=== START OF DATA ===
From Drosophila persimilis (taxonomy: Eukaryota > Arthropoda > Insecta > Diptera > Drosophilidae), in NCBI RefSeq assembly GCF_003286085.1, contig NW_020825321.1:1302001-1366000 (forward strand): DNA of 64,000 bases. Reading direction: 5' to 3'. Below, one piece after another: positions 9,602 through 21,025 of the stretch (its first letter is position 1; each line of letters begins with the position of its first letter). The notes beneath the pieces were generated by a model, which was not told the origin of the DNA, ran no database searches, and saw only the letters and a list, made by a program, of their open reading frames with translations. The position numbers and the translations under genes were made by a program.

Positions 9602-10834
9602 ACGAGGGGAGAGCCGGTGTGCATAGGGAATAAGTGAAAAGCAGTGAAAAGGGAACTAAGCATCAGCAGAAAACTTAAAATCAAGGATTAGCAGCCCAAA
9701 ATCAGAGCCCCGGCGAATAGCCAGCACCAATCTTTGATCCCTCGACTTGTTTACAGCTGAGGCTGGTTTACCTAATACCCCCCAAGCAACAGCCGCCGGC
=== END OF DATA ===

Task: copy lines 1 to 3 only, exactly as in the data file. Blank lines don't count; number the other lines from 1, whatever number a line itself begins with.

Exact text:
From Drosophila persimilis (taxonomy: Eukaryota > Arthropoda > Insecta > Diptera > Drosophilidae), in NCBI RefSeq assembly GCF_003286085.1, contig NW_020825321.1:1302001-1366000 (forward strand): DNA of 64,000 bases. Reading direction: 5' to 3'. Below, one piece after another: positions 9,602 through 21,025 of the stretch (its first letter is position 1; each line of letters begins with the position of its first letter). The notes beneath the pieces were generated by a model, which was not told the origin of the DNA, ran no database searches, and saw only the letters and a list, made by a program, of their open reading frames with translations. The position numbers and the translations under genes were made by a program.

Positions 9602-10834
9602 ACGAGGGGAGAGCCGGTGTGCATAGGGAATAAGTGAAAAGCAGTGAAAAGGGAACTAAGCATCAGCAGAAAACTTAAAATCAAGGATTAGCAGCCCAAA